Israel’s Bank Leumi to pay $400 million for U.S. tax settlement

December 22, 2014, 10:55 PM UTC
Israelis walk past branch of Bank Leumi in Tel Aviv
Israelis walk past a branch of Bank Leumi in Tel Aviv February 18, 2009. Bank Leumi, Israel's biggest bank in terms of market value, said it expects to post a fourth-quarter loss due to the deepening global financial crisis, following a similar warning by rival Hapoalim. According to the Israeli employment service, 19,719 employees lost their jobs in January. REUTERS/Gil Cohen Magen (ISRAEL) - RTXBRR8
Photograph by Gil Cohen Magen — Reuters

(REUTERS) – Bank Leumi Le Israel BM, Israel’s second largest bank, will pay $400 million to settle two separate investigations into whether it helped its U.S. clients evade taxes.

The lender also fired some senior employees who engaged in misconduct and agreed to have an independent monitor review its compliance programs, the New York State Department of Financial Services said in a statement.

Bank Leumi had been negotiating for months with the U.S. Department of Justice and New York state to settle an investigation of possible tax evasion.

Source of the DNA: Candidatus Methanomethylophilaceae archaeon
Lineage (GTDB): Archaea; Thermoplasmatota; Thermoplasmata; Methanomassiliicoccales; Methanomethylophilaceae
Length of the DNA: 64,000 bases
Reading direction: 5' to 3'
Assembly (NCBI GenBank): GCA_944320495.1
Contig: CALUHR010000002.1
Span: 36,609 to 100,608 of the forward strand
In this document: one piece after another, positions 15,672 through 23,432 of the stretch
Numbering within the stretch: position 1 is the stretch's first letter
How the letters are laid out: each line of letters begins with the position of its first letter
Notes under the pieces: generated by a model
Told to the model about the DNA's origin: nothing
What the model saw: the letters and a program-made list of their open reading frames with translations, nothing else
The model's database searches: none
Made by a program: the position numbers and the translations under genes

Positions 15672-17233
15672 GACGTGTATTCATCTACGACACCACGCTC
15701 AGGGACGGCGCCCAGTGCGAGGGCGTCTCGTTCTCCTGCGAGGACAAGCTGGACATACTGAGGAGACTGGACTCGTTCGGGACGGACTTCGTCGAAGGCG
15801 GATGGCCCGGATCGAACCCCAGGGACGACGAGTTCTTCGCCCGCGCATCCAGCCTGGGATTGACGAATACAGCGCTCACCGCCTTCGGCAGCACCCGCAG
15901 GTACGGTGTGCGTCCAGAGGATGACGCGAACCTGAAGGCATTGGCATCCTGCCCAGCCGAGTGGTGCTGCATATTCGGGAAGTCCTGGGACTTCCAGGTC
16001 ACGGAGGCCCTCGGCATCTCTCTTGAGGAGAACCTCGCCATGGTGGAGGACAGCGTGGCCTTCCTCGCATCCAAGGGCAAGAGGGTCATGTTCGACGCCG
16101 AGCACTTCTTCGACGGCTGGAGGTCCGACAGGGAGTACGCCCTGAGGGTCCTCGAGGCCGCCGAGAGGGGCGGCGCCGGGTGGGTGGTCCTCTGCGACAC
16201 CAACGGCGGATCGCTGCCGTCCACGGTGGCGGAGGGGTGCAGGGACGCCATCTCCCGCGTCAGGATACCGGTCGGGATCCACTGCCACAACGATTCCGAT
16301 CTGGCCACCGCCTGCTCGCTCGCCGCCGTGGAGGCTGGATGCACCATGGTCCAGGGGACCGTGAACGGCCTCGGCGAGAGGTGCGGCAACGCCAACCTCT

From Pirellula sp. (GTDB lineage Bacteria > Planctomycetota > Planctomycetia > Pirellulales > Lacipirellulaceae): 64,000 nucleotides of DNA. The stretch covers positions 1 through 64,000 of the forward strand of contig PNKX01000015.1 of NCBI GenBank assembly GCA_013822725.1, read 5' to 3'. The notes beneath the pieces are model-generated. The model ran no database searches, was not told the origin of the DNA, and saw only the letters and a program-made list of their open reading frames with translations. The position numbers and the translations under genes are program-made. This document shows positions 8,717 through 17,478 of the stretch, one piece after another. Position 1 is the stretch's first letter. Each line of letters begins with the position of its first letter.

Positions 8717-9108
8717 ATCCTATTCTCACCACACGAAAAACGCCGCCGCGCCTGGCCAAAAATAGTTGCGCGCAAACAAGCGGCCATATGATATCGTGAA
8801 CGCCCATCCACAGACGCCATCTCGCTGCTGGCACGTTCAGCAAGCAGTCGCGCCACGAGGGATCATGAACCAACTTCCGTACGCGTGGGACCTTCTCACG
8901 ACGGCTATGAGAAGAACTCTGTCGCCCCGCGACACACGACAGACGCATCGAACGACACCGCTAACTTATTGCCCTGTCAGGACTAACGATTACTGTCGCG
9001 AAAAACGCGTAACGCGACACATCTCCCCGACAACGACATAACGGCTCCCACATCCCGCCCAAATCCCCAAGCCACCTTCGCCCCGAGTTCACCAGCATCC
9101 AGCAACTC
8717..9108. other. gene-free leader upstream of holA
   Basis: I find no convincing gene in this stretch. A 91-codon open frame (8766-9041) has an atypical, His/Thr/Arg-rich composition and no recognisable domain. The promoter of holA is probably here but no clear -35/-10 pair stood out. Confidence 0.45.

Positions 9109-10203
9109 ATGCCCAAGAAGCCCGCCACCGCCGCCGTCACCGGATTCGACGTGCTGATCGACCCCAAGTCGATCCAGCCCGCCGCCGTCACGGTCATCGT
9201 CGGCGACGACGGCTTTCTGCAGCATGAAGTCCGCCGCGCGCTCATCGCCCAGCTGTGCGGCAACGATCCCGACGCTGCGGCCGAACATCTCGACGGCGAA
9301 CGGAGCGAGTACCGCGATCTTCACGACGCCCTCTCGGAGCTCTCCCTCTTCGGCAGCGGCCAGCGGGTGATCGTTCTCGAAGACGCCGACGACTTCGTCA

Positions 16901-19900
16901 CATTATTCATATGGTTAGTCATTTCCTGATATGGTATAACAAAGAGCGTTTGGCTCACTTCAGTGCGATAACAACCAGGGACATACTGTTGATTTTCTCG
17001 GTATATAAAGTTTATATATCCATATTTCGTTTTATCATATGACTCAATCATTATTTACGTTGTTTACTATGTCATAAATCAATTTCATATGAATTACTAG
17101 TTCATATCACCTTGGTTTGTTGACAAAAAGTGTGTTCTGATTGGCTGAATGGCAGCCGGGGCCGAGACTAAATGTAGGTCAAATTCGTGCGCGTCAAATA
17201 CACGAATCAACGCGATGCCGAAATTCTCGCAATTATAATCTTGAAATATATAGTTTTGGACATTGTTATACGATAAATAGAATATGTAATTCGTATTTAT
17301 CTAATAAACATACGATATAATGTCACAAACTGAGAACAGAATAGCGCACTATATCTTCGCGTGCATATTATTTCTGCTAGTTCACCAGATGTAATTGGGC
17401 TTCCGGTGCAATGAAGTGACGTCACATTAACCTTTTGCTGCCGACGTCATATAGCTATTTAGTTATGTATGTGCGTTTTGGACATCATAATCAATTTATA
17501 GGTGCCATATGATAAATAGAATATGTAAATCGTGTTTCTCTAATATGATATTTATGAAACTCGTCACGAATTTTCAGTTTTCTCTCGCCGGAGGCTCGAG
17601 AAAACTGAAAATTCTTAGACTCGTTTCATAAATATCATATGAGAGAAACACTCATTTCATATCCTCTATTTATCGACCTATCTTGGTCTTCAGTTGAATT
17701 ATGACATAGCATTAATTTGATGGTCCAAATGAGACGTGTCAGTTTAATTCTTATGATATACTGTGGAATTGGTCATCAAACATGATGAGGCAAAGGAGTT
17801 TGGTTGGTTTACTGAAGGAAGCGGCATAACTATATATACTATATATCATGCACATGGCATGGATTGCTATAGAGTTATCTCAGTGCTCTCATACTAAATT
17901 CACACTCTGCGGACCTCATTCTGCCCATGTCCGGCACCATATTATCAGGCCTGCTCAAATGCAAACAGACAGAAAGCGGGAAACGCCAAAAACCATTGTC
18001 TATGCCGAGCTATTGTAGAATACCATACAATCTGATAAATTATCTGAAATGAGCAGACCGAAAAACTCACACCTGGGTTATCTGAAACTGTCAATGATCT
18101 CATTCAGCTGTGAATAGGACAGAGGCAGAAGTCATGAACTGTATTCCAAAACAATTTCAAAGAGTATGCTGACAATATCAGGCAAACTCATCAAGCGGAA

The bank will pay the U.S. government a total of $270 million and the state department will receive $130 million.

Bank Leumi employees engaged in a series of egregious schemes – including creating complex, sham loan arrangements – to help its U.S. clients shirk their responsibility to pay taxes,” the state department’s Superintendent Benjamin Lawsky said in a statement.

“What’s worse, when certain Swiss banks began to put the brakes on this type of misconduct, Bank Leumi instead hit the accelerator even harder – viewing it as a ‘golden opportunity’ to pick up new business,” Lawsky said.

Bank Leumi officials were not immediately available for comment.

Bank Leumi Luxembourg and Leumi Private Bank will also cease to provide banking and investment services for all accounts held by U.S. taxpayers, the Justice Department said in a statement.

U.S. efforts to crack down on Americans using offshore banks to evade taxes have largely focused on Swiss banks, but lenders in other countries are also under scrutiny.

The investigation of Israeli banks started in 2011, two years after Swiss bank UBS AG was fined $780 million and it had to hand over client data to the United States.

Credit Suisse agreed in May to pay more than $2.5 billion in penalties for helping Americans dodge taxes.

Israel’s largest bank Hapoalim and fourth-largest lender Mizrahi-Tefahot are also being investigated.

(This story and its headline were updated with new information)

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